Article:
Increase in Part-Time Work Puts Pension System to the Test
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Increase in Part-Time Work Puts Pension System to the Test

Part-time work is especially prevalent in Switzerland, particularly among women. However, it has also shown a consistent increase among men in recent years. This development poses a serious challenge to the current pension system.

Today, more than one in three employees in Switzerland works part-time. Levels of employment of less than 90% are recognized as being more prevalent among women: In 2015, approximately 60% of employed women worked part-time and the share of men working part-time was only 15.5%. However, an upward trend among men can currently be observed. As shown by Credit Suisse economists in their recently published pension fund study, the rate of men in part-time work increased in all age groups between 2006 and 2015 (compare figure). The desire for a better work-life balance or to have more time for children often means that both partners reduce their level of employment. The rise in part-time work among young employees of both genders is also notable. One reason for this is longer time spent in education. Often, young people have a job on a part time or temporary basis in addition to studying.

Increasing part-time work

The desire for part-time work is increasing 

The share of part-time workers in the workforce between 20 and 70 (according to age group) in %, 2006–2015
Source: Swiss Federal Statistical Office (SAKE), Credit Suisse 

Part-Time Work as a Challenge for Retirement Provision

From a pension point of view, the rising prevalence of part-time work and other flexible types of work (e.g. temporary positions, multiple part-time jobs with different employers, freelance activities) is not without problems. More than three quarters of the pension fund representatives surveyed as part of the Credit Suisse study identified working models such as these as one of the largest social challenges for the Swiss retirement provision system. Part-time work reduces income and, in doing so, the pension share of the 1st and 2nd pillars. In employee benefits insurance, the entry threshold and coordination deduction in particular have detrimental results for part-time workers. In addition, those who are self-employed with no employees are exempt from the obligation to pay contributions in the 2nd pillar. Those who are employed in such employment relationships also run the risk of not being able to sufficiently provide for old age without additional private pensions (e.g. saving in pillar 3a).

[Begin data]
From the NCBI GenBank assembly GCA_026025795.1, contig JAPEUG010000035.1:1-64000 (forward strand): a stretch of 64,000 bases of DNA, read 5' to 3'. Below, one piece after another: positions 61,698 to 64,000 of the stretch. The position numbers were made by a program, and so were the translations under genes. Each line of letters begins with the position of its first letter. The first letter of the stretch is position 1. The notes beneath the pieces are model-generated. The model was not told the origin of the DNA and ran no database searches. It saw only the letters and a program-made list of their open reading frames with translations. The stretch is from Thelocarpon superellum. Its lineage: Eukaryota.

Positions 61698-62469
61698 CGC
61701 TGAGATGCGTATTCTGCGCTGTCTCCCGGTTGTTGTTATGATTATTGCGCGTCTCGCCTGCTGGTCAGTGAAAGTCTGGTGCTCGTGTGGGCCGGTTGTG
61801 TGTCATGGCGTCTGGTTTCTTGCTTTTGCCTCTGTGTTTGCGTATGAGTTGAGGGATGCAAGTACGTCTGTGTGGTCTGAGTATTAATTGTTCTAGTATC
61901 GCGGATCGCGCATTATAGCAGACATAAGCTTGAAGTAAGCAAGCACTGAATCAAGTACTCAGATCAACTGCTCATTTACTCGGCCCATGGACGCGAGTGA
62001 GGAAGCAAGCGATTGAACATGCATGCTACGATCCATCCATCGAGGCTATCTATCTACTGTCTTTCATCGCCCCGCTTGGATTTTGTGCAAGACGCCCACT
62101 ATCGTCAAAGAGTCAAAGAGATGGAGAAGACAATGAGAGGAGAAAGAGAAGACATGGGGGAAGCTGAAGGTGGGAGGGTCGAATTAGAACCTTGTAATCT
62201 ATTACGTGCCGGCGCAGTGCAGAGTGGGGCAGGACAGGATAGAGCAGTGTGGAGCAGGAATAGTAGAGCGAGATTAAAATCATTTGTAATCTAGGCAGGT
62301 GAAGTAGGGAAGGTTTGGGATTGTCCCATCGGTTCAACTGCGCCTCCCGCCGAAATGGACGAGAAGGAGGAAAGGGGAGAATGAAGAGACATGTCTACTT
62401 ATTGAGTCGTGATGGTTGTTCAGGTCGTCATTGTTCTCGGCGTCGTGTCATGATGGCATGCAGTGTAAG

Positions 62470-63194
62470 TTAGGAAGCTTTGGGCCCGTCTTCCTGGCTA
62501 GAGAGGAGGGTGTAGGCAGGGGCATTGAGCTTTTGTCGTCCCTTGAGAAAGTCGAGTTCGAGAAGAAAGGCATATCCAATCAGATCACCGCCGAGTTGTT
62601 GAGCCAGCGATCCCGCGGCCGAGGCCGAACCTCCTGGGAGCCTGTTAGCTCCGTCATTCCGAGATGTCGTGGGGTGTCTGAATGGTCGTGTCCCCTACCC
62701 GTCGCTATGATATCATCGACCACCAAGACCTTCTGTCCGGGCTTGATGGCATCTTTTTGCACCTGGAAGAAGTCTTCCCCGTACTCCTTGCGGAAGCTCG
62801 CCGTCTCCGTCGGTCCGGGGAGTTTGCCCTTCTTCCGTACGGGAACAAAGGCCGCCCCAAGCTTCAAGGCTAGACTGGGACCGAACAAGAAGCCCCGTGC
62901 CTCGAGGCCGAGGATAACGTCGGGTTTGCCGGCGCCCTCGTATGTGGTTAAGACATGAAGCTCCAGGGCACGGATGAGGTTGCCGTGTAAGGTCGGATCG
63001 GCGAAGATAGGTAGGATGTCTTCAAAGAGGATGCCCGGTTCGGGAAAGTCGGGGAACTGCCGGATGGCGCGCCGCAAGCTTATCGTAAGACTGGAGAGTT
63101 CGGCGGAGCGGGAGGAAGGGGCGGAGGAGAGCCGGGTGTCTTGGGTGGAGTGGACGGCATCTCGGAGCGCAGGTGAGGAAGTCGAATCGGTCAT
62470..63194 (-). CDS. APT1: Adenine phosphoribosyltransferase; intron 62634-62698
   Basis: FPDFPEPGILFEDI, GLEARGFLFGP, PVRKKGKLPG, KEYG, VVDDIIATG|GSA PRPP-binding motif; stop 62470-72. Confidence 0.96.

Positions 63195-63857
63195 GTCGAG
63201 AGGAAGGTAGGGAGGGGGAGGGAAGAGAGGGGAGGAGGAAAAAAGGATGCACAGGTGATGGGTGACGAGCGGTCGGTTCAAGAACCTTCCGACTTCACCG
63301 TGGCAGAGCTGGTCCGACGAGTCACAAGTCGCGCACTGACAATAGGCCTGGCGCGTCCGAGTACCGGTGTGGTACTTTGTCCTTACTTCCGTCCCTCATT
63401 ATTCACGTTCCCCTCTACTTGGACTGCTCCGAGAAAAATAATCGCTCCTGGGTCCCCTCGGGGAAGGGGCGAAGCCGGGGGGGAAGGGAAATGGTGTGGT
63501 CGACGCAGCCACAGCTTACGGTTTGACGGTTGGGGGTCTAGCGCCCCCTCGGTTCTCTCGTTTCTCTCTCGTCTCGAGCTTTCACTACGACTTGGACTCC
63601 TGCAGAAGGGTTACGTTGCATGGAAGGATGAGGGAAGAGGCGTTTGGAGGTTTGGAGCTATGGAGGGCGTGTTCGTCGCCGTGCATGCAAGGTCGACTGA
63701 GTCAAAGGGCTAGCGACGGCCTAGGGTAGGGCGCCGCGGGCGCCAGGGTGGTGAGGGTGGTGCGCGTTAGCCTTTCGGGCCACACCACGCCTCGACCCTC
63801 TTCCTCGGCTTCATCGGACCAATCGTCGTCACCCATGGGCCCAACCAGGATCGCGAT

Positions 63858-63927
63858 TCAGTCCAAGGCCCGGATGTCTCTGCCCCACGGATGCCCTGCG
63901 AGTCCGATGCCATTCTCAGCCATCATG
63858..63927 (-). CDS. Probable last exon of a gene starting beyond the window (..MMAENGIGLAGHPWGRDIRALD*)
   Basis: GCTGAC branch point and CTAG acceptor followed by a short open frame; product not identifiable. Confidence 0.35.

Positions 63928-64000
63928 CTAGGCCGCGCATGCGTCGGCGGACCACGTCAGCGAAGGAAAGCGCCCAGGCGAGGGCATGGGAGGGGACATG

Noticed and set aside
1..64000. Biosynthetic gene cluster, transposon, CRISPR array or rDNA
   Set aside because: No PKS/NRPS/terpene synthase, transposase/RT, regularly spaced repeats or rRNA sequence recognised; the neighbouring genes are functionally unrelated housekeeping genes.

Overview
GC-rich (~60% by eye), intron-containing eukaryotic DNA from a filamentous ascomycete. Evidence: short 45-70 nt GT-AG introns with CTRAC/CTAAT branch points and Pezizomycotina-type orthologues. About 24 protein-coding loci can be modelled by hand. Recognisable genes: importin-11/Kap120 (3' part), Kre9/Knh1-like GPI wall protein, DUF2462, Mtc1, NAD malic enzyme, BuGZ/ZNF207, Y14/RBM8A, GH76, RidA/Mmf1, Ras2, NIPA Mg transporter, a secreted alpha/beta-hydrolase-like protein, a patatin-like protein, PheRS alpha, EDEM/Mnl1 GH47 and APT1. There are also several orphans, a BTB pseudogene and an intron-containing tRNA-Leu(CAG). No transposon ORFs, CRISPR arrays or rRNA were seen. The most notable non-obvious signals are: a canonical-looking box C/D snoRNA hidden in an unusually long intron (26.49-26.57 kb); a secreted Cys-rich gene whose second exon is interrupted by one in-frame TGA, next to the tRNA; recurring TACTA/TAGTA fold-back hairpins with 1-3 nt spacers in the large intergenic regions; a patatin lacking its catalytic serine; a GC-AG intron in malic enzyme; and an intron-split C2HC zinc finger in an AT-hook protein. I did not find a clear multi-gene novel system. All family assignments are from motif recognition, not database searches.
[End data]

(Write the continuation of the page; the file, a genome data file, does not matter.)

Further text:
Part-Time Work Particularly Detrimental for Lower Wages

In accordance with the current law, only those who earn an annual salary of more than CHF 21,150 from an employer are subject to compulsory employee benefits insurance. However, if this entry threshold is exceeded overall, but in the context of holding multiple jobs, then income as a whole is generally not taken into account in the 2nd pillar. To determine the pensionable salary, a sum referred to as the coordination deduction is also deducted from the annual salary. This currently amounts to CHF 24,675 and is also fixed for part-time employment, provided that the respective pension fund regulations do not stipulate otherwise. As the following case example shows, the coordination deduction means that wage cuts resulting from part-time work have a strong above-average effect on 2nd pillar contributions and also on accrued retirement capital. The negative effect has a stronger impact on those with lower wages.

Lower salaries at a disadvantage in the 2nd pillar as a result of the coordination deduction 

  Example 1 Example 2 Example 3
Gross salary for a level of employment of 100% 50,000 75,000 100,000
Gross salary for a level of employment of 50% 25,000 37,500 50,000
Fixed coordination deduction 24,675 24,675 24,675
Pensionable salary for a level of employment of 100% 25,325 50,325 75,325
Pensionable salary for a level of employment of 50% 3,525* 12,825 25,325
Retirement credit for a level of employment of 100%** 2,533 5,033 7,533
Retirement credit for a level of employment of 50%** 353 1,283 2,533
Difference between retirement credits -86% -75% -66%

* With gross wages of between CHF 21,151 and CHF 28,200, the pensionable salary is fixed at CHF 3,525
** Assumption: 10% of the pensionable salary for a 40-year-old
Source: Federal Social Insurance Office, Credit Suisse 

Supplement Retirement Capital with Private Pension

In view of pension losses in the 1st and 2nd pillars, it is even more important for people with a reduced level of employment to supplement their retirement capital with private savings early on in order to have a sufficient financial cushion to fall back on in retirement. Making regular payments of small sums into the 3rd pillar is also worthwhile.